- Doubling up is unsustainable for many. Overdo it and you may need to take off significant amounts of time, reducing any benefits you get from your double days.
In my opinion, there are more downsides to working out twice a day than there are positives, for the vast majority of people. I have been receiving a record number of messages about people picking up injuries from suddenly increasing the amount they are running, or starting new training programmes without a strong baseline of fitness.
Of course, there will be people who thrive off doubling up workout sessions, especially those who do so with the help of a coach, or who are already experienced in their sport. With proper planning, double days can allow for longer periods of rest between workouts, aiding recovery. They may also help people fit in enough strength and conditioning sessions that they could not otherwise, whilst also fitting in rest days.
The best way to be able to gain all the benefits of working out, even getting fitter during lockdown is to work on one thing at once. If you’ve taken up running, don’t increase intensity and distance in the same week. Your mileage should increase by no more than 10% week on week to avoid injury, but if you do your longest run one week, don’t also start adding in sprints or intervals sessions in the same week, or even the week after. Most of the sessions we do should be at moderate intensity – we do not always need to be pushing the boundaries of our ability. Be kind to yourself – this is a tough time for all and putting your body under extra physical pressure may cause you to reach breaking point.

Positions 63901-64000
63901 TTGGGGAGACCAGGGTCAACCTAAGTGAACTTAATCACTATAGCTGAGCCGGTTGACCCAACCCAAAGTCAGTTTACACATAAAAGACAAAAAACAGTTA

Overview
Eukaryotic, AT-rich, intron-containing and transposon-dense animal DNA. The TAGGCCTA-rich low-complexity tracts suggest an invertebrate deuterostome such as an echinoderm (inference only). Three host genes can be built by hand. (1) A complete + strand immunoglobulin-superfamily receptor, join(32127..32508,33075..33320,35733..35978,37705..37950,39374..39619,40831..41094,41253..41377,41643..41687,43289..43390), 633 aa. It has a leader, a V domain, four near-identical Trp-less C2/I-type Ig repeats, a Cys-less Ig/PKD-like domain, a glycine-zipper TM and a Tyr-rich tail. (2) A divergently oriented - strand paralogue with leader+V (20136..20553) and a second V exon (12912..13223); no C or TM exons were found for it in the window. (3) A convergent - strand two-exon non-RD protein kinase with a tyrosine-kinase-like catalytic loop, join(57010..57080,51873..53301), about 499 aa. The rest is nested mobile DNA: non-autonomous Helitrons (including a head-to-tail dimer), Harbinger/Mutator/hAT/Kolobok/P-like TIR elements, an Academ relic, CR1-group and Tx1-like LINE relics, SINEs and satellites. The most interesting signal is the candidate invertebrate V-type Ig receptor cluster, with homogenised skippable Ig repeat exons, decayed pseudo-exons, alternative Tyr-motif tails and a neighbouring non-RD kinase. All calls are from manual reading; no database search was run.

Perhaps you want to start taking advantage of double days because you’re lacking time or want more rest days. That’s absolutely fine – maybe just try one double day a week (thereby taking one extra rest day too) and see how you get on. Take it easy and remember that recovery (and food) is as important as the session itself!
- While exercise can improve mood, fitness and your immune response, too much exercise can have exactly the opposite effect.
- If you are not a professional athlete or highly experienced with a well thought-out training plan, double days are probably going to increase your risk of fatigue, injury and may dampen your immune system.
- Provided you are not doing more workouts per week, double days can be effective when linking together a S&C session/physio session and a short run.
- As ever, stick to the 10% rule. If you’re a runner, increase your weekly mileage by no more than 10% per week. Any more than this increases your risk of injury, even (or especially) when taking on double days.
- Overtraining often takes several weeks to take its toll, so watch out for signs of it, and read this blog post to know when you may have pushed it too far.
- Listen to your body! If your workout doesn’t perk you up and you feel constantly fatigued, take an extra rest day. Yes, we have a lot of time at the moment and exercising can feel like a welcome break, but the consequences of overdoing it can be serious and long-lasting. Be sensible!